[Ip-health] CSO Sign-On: Support Peru MoH Compulsory License Proposal

Peter Maybarduk pmaybarduk at citizen.org
Fri Apr 24 05:29:20 PDT 2015


Dear fellow civil society organizations, 
Please join us in supporting Peru's Ministry of Health, which has advanced a draft decree for a compulsory license on the HIV drug atazanavir to Peru's council of ministers. 

On November 17, 2014, Peruvian civil society organizations sent a letter to President Ollanta Humala and the Ministry of Health requesting a compulsory license on patents for atazanavir (monopolized and marketed by BMS as Reyataz). The grant of a compulsory license could save the Peruvian government about USD $44 million over the course of the next few years. Because atazanavir currently accounts for 50% of the Peruvian government's HIV/AIDS treatment budget, these savings would be extremely valuable: Peru could redirect these funds toward the purchase of other medications its population cannot afford, new hospital facilities and equipment, and patient care.

The multinational industry's trade group, ALAFARPE, has lobbied against the proposed license and circulated misleading information.   

Please see the following letter and send us word of your organization's support as soon as possible. 

More information on this case is available on our webpage: http://www.citizen.org/about-atazanavir-campaign. 

Thank you,

Peter Maybarduk, Hannah Brennan, Luz Marina Umbasia Bernal (Public Citizen / IFARMA)
----

April xx, 2015

President Ollanta Humala Tasso

Dear President Humala,

We represent civil society groups from around the world that defend the right to health and universal access to medicines. We are writing to express our support for the Ministry of Health's recent proposal1 to license the patents associated with the HIV/AIDS medication atazanavir (marketed by Bristol-Myers Squibb as Reyataz®).

In 2013, the Peruvian government paid $27,354,105 million Peruvian nuevo soles (roughly USD $9.33 million) to Bristol-Myers Squibb (BMS) for atazanavir-one of the twelve anti-retroviral drugs Peru supplies for free to people living with HIV/AIDS. But atazanavir is not nearly as expensive in other Latin American countries. While Peru pays about USD $6.34 per tablet for atazanavir, Argentina pays USD $3.04, Brazil USD $1, and Bolivia only USD $0.48.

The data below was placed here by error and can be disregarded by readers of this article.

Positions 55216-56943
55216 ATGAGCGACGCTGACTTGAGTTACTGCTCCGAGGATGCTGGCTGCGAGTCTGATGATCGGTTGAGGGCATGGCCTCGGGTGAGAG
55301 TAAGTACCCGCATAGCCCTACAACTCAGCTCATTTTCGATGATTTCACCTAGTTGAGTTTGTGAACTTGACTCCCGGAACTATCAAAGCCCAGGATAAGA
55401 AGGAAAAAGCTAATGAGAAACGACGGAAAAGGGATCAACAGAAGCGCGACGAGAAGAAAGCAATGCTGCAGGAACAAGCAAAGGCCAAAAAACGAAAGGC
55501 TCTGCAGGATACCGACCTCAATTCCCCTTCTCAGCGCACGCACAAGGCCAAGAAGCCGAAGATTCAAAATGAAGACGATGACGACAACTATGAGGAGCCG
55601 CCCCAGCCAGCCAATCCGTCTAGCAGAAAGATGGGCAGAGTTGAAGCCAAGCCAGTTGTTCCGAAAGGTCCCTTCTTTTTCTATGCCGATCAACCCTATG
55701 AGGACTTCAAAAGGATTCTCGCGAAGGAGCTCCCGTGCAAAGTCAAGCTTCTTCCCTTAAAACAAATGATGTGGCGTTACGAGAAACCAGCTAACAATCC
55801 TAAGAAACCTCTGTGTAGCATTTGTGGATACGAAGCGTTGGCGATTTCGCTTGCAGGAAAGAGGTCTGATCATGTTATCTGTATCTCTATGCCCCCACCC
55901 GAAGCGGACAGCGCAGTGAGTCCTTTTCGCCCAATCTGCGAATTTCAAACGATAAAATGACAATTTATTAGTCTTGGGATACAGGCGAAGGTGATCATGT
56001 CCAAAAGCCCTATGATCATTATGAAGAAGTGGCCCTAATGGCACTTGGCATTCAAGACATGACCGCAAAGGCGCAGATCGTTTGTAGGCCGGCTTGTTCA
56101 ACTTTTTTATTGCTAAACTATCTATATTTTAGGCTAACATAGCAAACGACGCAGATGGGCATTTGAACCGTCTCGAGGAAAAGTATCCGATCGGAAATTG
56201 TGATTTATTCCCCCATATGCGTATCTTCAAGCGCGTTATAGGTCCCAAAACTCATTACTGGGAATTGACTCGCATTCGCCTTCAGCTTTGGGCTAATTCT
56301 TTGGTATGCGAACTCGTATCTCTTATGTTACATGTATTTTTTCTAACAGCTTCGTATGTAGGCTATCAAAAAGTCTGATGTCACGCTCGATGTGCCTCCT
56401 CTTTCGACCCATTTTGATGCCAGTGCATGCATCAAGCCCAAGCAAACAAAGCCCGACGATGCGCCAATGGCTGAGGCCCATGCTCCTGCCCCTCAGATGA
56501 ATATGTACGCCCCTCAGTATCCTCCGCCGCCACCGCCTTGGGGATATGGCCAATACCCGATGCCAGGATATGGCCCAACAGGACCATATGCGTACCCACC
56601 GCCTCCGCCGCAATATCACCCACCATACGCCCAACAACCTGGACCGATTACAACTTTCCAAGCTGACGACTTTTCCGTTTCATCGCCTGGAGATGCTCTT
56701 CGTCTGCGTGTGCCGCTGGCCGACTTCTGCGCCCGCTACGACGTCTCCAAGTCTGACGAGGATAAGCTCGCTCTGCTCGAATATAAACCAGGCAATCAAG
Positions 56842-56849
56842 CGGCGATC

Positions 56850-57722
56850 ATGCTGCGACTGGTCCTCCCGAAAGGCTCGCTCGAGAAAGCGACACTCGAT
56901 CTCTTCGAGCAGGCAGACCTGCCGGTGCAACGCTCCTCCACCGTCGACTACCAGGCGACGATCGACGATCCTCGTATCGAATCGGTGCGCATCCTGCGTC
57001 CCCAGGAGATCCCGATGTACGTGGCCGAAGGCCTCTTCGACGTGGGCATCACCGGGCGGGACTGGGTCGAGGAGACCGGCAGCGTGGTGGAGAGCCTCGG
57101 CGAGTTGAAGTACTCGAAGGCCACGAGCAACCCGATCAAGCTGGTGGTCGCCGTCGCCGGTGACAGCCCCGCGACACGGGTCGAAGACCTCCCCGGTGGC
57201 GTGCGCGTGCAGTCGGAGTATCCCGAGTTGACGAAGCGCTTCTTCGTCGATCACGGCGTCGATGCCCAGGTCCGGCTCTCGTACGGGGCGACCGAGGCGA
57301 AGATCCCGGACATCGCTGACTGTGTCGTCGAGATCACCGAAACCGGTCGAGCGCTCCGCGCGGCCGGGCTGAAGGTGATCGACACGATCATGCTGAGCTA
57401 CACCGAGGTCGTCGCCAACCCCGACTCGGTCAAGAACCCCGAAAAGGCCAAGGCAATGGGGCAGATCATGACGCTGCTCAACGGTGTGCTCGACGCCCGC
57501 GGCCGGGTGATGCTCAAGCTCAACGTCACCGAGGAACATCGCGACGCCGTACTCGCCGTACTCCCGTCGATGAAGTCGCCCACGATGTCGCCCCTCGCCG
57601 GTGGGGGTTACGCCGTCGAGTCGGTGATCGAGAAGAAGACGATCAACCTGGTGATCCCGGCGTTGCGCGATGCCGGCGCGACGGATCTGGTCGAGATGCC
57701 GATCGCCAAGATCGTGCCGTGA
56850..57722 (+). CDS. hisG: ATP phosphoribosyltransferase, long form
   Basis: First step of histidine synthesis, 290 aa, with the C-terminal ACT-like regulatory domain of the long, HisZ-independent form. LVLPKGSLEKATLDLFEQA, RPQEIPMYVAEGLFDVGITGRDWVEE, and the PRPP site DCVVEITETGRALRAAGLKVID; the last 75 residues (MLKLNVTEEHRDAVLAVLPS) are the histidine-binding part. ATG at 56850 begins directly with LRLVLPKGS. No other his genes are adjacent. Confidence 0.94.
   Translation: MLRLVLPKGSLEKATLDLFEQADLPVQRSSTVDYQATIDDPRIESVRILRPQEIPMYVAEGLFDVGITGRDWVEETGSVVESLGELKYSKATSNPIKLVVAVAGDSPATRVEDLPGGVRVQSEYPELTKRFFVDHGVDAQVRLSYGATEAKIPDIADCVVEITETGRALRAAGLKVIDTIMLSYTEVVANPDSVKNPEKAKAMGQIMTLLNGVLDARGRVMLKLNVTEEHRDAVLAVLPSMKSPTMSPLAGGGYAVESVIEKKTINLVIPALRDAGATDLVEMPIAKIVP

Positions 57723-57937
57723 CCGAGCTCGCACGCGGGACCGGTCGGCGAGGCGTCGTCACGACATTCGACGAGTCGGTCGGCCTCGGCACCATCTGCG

On November 17, 2014, civil society organizations sent letters to both yourself and the Peruvian Ministry of Health, requesting that the State issue a compulsory license on the patents that cover atazanavir. A recent article in Peru's La Republica2 newspaper indicates that Peru's Ministry of Health has proposed licensing the patents associated with atazanavir. The grant of a compulsory license would enable generic competitors to enter the market, greatly reducing pharmaceutical costs such that the Peruvian government could reallocate these savings to other important health care objectives. 

Many countries have used compulsory licensing across a number of economic sectors. In the context of the pharmaceutical industry, generic competition has lowered global prices of first-line HIV medicines by 99% from USD $10,000 to less than USD $100. Notably, in 2007, Brazil issued a compulsory license on an HIV/AIDS treatment (efavirenz) which led to a two thirds reduction in price per pill. As a result of this license, between 2007 and 2011, the Brazilian government saved USD $103.6 million. More recently, India issued a compulsory license on sorafenib, a medication used to treat kidney and liver cancer. As a result, the price of this medication has dropped an estimated 97%, from USD $5,200 per patient per month to USD $160. Moreover, before the grant of this license, the Indian government was only able to provide 200 patients with free treatment every year; now, the 8000 people that need this drug are able to access it. Ecuador, Malaysia, Indonesia, Thailand, among others, have also taken advantage of this TRIPS flexibility to provide affordable medicines to their citizens and optimize the use of government health funds. Making use of this right increases a government's leverage and ability to negotiate better prices with pharmaceutical manufacturers.

We urge you to issue a compulsory license on atazanvir. The grant of this license would permit the Peruvian government to introduce generic competition and save roughly $9 million dollars in 2015 alone, and up to USD $44 million until BMS's patents expire. Such a license could save the Peruvian health system significant resources, enabling increased access, scaled up health services, and a reduction in HIV/AIDS mortality. We hope that you will grant this license and ensure the continued protection of the healthcare needs of Peruvian citizens. 

Sincerely,

All-Ukrainian Network of People Living with HIV/AIDS
Kiev, Ukraine

Empower India
Tuticorin, India

Engender Rights Centre for Justice (ERCJ)
Lusaka, Zambia

Fundación IFARMA / Acción Internacional Para la Salud Colombia
Bogotá, Colombia

International Treatment Preparedness Coalition in Eastern Europe and Central Asia (ITPCru)
Kiev, Ukraine

International Treatment Preparedness Coalition - Latin American and Caribbean Networks (ITPC - LATCA)
Guatemala City, Guatemala

Knowledge Ecology International
Washington, D.C., USA

Misión Salud
Monterrey, Mexico

Políticas Farmacéuticas
Santiago, Chile

Positive Malaysian Treatment Access & Advocacy Group (MTAAG+)
Petaling Jaya, Malaysia

Public Citizen
Washington, D.C., USA





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